Though the tech community is constantly working on products, services, and events through which it hopes to make a difference in society, for whatever reason, the success rate of these efforts is often mixed. By having hackers learn about the problems they need to solve directly from the people who experienced them, this month’s Techfugees Hackathon aims to help tech teams develop effective solutions to the issues facing refugees settled in Australia.
To be held on the weekend of November 28 at Liverpool Library, Techfugees wants to be more than just another hackathon. Rather than work from only data itself, the hackers will also hear from refugees about their experiences and work side by side with them to come up with solutions, with the winner on the weekend taken through incubation to launch by sponsor Settlement Services International (SSI), a not-for-profit working with refugees and asylum seekers around NSW.
Organiser Anne-Marie Elias said the idea for the event originally came from muru-D’s Annie Parker, who reached out to a few people on Twitter and got Elias, Nicole Williamson of LanzaTech, and others involved. It comes after similar events were run around Europe in response to the European refugee crisis.
For Elias, having the refugees themselves involved in the event was crucial.
“I come from a social policy background; I spent 30 years working for social disadvantage and my biggest concern there is that we do things to people all the time, and we have failed people, not the tech community but government. So my thinking was to keep government far out of it and, thinking of how to have the end user in the room, get the refugees co-designing the solution rather than be consulted at the end,” she said.
Not wanting to get drawn into political debate about off-shore processing and the legalities of asylum seekers and refugees, the organisers have focused the event on life for refugees after they have settled in Australia, looking at issues such as employment and education pathways.
They have also made the choice to get out of the usual hackathon spots around the Sydney CBD and have teams immerse themselves in the heart of the issue in Liverpool; the majority of Australia’s refugees end up in western Sydney.
“By taking the hackers out there we’re immersing ourselves in a community where we can see what happens to refugees and how they live down the track,” Elias said. “By partnering with Council and the library it’s also inspiring and enrolling a bunch of people along the way that haven’t been privy to this process.”
With Elias also concerned about the lifespan of the startups and their solutions after the event – let’s face it, how many teams formed at a hackathon live on? – getting organisations working in the sector to come on board and provide funding to support a team post-event was another important step.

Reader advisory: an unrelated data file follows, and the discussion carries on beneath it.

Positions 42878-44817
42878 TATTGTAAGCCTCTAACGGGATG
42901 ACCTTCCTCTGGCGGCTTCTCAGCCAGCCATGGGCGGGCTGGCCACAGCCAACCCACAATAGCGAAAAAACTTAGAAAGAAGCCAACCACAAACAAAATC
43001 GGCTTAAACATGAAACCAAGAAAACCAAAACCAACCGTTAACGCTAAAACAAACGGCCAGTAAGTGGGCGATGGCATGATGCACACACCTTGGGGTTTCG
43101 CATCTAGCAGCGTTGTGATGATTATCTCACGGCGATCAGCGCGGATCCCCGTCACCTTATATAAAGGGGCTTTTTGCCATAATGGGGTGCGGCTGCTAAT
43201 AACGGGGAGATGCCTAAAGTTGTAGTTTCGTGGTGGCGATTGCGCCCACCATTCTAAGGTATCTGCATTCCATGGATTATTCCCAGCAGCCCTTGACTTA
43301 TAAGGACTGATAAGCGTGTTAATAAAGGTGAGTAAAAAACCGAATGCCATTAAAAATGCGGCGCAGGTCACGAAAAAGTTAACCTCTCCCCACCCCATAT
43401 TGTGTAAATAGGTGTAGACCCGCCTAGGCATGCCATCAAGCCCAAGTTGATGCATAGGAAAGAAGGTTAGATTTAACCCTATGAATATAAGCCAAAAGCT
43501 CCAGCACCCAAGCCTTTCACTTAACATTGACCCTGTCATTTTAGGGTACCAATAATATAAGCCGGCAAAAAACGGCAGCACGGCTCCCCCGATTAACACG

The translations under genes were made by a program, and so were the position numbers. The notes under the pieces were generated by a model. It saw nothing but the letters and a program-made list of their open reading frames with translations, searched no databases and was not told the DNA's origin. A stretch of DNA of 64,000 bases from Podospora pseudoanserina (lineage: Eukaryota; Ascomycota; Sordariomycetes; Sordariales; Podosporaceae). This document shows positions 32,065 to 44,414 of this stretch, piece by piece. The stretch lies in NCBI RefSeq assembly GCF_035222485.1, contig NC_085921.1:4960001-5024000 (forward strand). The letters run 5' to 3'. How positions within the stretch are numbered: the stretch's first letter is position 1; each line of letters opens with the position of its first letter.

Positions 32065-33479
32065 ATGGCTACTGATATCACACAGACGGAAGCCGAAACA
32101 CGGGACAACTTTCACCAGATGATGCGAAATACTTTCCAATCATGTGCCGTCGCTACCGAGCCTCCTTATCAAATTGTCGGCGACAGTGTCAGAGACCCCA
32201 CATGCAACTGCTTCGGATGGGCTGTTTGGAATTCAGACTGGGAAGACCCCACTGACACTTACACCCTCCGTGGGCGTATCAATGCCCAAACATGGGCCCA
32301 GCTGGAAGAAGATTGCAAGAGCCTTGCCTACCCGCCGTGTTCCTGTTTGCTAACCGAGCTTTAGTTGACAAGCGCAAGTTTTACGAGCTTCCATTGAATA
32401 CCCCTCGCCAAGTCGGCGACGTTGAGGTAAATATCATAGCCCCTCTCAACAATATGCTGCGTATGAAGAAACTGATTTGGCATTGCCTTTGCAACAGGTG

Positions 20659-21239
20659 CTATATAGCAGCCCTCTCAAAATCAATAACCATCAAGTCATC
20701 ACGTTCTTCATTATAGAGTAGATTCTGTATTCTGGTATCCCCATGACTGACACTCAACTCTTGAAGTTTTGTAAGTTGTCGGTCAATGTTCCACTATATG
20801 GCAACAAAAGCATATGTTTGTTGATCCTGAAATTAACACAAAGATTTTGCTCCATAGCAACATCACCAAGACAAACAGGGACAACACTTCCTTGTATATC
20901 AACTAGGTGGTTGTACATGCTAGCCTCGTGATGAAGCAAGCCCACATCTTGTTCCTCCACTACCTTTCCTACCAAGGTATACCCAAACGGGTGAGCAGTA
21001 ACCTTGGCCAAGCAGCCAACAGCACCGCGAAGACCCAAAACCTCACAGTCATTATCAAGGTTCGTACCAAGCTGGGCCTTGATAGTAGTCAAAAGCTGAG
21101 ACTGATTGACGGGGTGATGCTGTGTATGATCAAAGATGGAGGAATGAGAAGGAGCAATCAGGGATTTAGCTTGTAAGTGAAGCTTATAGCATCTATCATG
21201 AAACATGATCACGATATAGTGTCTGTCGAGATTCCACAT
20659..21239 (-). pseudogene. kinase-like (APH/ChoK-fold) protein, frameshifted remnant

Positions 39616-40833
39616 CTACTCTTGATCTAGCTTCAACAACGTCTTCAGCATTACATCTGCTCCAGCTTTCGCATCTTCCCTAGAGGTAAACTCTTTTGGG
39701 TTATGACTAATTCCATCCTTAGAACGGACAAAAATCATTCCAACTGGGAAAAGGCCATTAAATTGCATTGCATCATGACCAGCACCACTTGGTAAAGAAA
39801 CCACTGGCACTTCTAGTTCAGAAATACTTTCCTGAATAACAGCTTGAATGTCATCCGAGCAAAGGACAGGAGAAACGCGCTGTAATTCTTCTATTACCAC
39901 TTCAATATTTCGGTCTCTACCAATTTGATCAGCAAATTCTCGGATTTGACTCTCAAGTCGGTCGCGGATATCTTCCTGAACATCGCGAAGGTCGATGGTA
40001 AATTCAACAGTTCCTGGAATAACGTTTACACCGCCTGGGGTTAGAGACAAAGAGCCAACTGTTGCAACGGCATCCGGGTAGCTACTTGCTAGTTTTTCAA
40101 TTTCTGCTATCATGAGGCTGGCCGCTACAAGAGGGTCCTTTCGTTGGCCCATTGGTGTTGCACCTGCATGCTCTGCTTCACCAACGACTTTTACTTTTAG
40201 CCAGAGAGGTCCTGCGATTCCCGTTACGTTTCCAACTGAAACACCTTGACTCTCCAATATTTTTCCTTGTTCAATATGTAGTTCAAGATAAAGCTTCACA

Violet Roumeliotis, CEO of SSI, said the event is a great opportunity to support the needs of refugees in Australia, particularly ahead of the additional refugee intake announced by the Federal Government in September.
“Settling as a refugee in a new country can be an overwhelming and daunting task, and we welcome any innovation that aims to combat the complex issues that the refugees we support often face. Many refugees face significant hurdles once they arrive in Australia, such as barriers to employment, education and equality, and we are excited to be a part of such an innovative approach to finding solutions,” she said.
“Hackathons have traditionally produced impressive results across the globe, and we are delighted to contribute to such a cutting edge way of finding affordable solutions for not-for-profit organisations. What a great way to welcome refugees into Australia.”
Techfugees is also being supported by STARTTS, a not-for-profit providing psychological and counselling support for refugees.
Elias is looking at Techfugees as a sort of test for a wider series of events she hopes to run next year, hacking various issues of social policy such as domestic violence, youth suicide, homelessness, and more. Like Techfugees, she hopes to have the hackers work with those who have experienced the problem first hand in order to create solutions for partner organisations that will live on beyond the hackathon weekend.
“We’re committed to showing that hackers and the tech community want to be a part of social change. Let’s hack for social change because whatever’s been applied to these problems isn’t working,” she said.
You can learn more about Techfugees here. Note: a bus has been organised to take participants from Central station to Liverpool.
Image: A European Techfugees hackathon.